By November 2016, something happened to the most used open machine translation platform, Google Translate. Users around the globe – mainly those translating in combinations of English to Chinese, Spanish, French, Japanese, German, Korean, Portuguese and Turkish – have noticed a major improvement in the machine translation results which suddenly translated whole sentences, worked with much broader context and got, well, more human. Google itself claims the platform has improved "more in a single leap than we’ve seen in the last ten years combined". So what happened?
SMT vs. NMT
In short, neural networks and AI happened. Rather than relying on statistical methods that solve problems "by force" (the more complex databases and computing power available, the better results), neural networks utilize artificial neurons in computing and loosely imitate actual models of a biological brain. Google's Statistical Machine Translation (SMT) methods impressed the world by the ability to translate words and short phrases with more or less acceptable accuracy in over 100 languages (currently 103 to be exact). But the newly implemented Neural Machine Translation goes beyond this. Using deep-learning techniques, it first assumes the most relevant variant for translation that fits the context of sentences rather than just limited phrases, and then transforms it to match human speech and grammar as much as possible (as demonstrated in the picture above).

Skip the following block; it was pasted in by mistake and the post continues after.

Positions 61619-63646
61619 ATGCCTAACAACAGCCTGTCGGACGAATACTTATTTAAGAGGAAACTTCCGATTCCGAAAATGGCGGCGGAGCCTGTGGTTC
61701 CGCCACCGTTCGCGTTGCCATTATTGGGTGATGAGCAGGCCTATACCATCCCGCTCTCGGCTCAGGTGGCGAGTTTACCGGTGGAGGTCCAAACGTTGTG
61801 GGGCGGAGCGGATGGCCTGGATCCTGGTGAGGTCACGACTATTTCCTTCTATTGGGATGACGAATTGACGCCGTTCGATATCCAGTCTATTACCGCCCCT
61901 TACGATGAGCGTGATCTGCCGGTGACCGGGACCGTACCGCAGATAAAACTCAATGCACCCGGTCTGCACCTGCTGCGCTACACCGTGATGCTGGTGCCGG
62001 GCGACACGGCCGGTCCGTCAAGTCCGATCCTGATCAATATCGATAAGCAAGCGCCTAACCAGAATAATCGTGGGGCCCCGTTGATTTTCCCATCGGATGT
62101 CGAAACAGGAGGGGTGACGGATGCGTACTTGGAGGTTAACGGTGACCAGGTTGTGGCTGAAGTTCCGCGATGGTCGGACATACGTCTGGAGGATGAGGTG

How good can NMT get
Naturally, neural networks get better over time as they learn and Google's NMT has still a lot of learning to do in order to matchprofessional human translation, mainly for inflected languages (seems like Latin and Greek will be the last to go). But the recent evolution of the technology demonstrates exponential improvements in machine translation. Over next few years, Google will be perfecting their NMT results for all the 103 languages covered and implement the translation feature into the very DNA of "intelligent" online platforms and apps.
As it has been 10 years now since the introduction of Google Translate, it will be interesting to observe where the service will be in another 10 years and how deep will it affect the professional human translation industry. Will human translators become human editors with additional required specialization and skills by 2027?
Language facts: Latvian